Keep in mind, the game had been cleaned up a lot since then. Today, Messier would get five games for that. The first time he did it. The fear of someone violently fouling you and injuring you has been greatly reduced. Guys like Hall and Hemsky can skate through the middle without the fear that a guy like Scott Stevens is going to turn the lights out.
So what’s left? Guys who play rough hockey? Take Mark Fraser, the Oilers’ current provider of toughness. The coaches (quite properly) won’t play him against anybody good. I loved this shift chart from Anaheim, where the Ducks had last change.
There’s basically one way to hide a defensive pair when you’re on the road and that’s to put them out as soon as the line you’re ducking comes off the ice. This is pretty much a textbook case of that. What’s the point of toughness and intimidation if you’re scared to use them against anyone good? Who are they intimidating then? The other team’s depth players? Sort of? Who cares. Guys like Joe Thornton and Ryan Getzlaf drive the bus and they intimidate coaches into playing good defencemen against them, not tough ones.
Here’s another example of the dance that the Oilers do with Fraser, this time from the 5-2 loss at home to San Jose. San Jose’s a bit trickier because they’ve got multiple lines that can hurt you.
Toughness that you won’t use against anyone decent (and where you’re giving up defensive/puckmoving skill for the toughness) seems pretty useless to me. Just as addendum to that, there’s been kind of an idea getting kicked around hockey analytics geek circles lately about the relative merits of soft puck moving defencemen. I tend to think that they’re undervalued unless they’re obvious stars. Petry’s been getting dumped on all year, despite being the guy who sees the best results when he’s on the ice and playing the other team’s best. It happened to Tom Gilbert. It happened to Tom Poti. Larry Murphy got chased out of Toronto. There is just an endless list of these guys.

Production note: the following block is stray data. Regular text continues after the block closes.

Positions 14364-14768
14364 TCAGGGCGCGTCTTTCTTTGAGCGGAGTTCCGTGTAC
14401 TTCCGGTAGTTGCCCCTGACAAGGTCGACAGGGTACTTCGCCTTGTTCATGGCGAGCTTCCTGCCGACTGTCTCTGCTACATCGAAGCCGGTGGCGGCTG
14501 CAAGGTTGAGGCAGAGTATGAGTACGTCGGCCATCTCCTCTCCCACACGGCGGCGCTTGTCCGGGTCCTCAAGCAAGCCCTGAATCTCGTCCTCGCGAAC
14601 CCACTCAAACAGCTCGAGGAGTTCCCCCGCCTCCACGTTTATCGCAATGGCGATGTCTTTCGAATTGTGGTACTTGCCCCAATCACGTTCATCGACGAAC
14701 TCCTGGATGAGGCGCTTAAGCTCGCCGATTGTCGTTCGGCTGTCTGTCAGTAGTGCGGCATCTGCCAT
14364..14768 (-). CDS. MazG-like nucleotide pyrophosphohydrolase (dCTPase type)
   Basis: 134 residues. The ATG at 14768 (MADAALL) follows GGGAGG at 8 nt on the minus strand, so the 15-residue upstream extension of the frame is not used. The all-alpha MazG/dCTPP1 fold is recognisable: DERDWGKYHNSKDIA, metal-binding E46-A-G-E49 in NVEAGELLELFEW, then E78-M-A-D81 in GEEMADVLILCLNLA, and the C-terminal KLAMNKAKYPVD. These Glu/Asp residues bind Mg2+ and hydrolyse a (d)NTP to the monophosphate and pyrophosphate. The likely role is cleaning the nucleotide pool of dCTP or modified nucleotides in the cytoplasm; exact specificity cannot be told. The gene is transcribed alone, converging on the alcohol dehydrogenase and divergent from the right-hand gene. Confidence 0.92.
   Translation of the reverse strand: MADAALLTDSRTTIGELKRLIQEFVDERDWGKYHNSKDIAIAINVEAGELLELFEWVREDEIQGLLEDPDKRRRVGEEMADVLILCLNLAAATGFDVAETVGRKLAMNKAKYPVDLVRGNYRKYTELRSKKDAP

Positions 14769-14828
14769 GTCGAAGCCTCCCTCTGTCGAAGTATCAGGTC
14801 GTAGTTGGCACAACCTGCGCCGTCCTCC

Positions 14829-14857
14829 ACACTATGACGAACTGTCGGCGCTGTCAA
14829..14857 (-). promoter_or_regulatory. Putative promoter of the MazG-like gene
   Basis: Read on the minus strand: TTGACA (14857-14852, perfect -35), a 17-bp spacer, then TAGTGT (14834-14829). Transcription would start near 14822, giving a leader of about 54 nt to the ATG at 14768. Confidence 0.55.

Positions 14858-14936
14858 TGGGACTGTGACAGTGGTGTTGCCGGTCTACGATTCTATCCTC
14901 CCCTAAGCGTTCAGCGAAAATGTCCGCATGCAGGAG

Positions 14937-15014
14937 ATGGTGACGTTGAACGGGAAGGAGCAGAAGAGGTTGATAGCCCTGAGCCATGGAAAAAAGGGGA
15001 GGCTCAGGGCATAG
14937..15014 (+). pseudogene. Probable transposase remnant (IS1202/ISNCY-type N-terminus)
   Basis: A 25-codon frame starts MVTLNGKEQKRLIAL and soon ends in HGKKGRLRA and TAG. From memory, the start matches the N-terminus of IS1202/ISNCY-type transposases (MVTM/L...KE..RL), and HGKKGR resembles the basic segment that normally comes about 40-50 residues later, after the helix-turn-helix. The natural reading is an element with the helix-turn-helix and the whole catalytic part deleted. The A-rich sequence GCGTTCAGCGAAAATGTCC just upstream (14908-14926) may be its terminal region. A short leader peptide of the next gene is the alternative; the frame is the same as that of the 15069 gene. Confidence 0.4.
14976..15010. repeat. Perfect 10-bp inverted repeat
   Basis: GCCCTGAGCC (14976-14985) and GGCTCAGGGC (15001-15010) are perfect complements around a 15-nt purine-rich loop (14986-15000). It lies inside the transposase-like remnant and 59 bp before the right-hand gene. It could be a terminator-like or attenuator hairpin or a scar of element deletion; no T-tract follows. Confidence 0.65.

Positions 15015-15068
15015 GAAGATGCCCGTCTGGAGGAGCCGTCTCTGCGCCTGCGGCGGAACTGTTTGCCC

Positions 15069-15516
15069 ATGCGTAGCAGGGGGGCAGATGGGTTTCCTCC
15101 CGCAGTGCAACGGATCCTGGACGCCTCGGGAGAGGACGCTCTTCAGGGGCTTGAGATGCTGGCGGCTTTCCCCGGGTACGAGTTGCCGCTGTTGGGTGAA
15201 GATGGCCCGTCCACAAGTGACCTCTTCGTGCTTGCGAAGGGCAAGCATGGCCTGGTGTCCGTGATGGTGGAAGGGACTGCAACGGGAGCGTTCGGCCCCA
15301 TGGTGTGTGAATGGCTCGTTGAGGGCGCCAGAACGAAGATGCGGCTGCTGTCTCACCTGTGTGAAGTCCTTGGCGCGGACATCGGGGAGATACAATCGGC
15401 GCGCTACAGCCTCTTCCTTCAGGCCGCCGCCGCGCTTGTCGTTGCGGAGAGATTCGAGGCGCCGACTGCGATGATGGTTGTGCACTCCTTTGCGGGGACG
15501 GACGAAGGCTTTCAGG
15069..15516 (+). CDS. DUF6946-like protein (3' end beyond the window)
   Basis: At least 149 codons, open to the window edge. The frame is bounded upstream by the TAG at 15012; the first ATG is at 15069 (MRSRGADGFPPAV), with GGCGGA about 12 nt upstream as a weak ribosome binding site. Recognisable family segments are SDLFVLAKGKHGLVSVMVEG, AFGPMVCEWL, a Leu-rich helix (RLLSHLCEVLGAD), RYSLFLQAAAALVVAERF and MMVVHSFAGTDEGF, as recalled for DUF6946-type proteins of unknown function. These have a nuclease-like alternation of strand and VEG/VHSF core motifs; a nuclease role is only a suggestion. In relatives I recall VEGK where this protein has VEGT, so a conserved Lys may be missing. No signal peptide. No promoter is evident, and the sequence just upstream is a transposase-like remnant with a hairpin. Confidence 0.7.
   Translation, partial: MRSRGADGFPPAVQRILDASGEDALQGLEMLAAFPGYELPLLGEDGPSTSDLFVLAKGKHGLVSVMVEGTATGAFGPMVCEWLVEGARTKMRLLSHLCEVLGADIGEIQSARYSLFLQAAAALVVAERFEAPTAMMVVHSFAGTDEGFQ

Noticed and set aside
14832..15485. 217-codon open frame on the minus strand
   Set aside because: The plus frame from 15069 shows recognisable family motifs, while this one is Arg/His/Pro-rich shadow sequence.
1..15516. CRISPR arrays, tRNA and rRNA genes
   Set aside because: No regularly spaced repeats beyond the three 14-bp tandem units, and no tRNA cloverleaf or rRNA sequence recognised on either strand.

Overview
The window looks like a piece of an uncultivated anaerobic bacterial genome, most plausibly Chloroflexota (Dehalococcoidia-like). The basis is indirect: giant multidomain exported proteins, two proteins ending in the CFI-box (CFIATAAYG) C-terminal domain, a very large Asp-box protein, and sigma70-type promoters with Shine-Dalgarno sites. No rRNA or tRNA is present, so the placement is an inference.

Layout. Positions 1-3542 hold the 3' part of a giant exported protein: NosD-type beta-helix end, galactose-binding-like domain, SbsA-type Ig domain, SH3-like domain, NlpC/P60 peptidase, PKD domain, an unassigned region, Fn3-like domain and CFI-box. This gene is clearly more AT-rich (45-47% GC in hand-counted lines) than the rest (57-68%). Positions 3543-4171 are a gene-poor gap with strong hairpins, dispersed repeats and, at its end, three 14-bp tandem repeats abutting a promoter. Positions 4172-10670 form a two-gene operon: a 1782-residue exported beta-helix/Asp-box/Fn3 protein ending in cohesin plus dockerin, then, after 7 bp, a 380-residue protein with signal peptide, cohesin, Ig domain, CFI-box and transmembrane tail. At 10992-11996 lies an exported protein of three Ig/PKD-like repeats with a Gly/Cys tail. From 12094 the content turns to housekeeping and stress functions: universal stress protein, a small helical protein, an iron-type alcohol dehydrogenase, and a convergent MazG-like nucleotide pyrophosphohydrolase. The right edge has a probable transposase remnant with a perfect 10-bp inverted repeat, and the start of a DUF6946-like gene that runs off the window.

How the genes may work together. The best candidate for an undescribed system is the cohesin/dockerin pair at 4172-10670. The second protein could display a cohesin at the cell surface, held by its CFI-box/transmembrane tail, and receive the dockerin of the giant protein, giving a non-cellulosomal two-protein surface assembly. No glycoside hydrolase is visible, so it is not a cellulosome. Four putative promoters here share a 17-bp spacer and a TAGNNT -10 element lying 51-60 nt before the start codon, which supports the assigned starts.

This has been an idea that’s kind of fascinated me for a long time. Given that we don’t think that defencemen have an impact on shooting percentage and save percentage when they’re on the ice, what’s left? Their impact on the rates of shots for and against. Just from a logic perspective, who do you think is going to have the biggest impact on shots for and against? For me, it’s guys who can move the puck.
Along those lines, there’s a fascinating connection between the rate at which defencemen get assists on goals and their shot share. I gathered the data for the 188 defencemen who played at least 3000 5v5 minutes between 2007-13 and sorted them by the rate at which they get assists on goals. In other words, if you’re on the ice for 30 goals and get 10 assists, your rate is 33%. I then made ten groups of D, from best assist rate to worst. Here’s what the results showed.
There’s a lot of interesting information there. Note that the S% and SV% are virtually identical for every group. That’s consistent with the idea that defencemen don’t have a lot of control over the S% and SV% when they’re on the ice. Then slide your eyes down the SF/60 column. Defencemen who get assists on a higher rate of goals tend to see their teams take more shots when they’re on the ice. I find this fascinating.
Why might this be the case? My suspicion – which I don’t consider proven – is that defencemen who get more assists on goals aren’t getting them because they necessarily make the killer pass but because they can handle the puck and get it moving the right way. The skill underlying the higher shot rates when they’re on the ice would also underlie the rate at which they get assists on goals.
To tie that back to what Eakins was saying, I think that there’s at least some reason to suspect that his new age side is right. It’s one of the better questions in hockey analytics these days. Everyone wants to figure out which players are undervalued by the market. My suspicion is that “soft puck movers” are pretty high on that list and that toughness and defensive defencemen are on the overvalued list.Email Tyler Dellow at firstname.lastname@example.org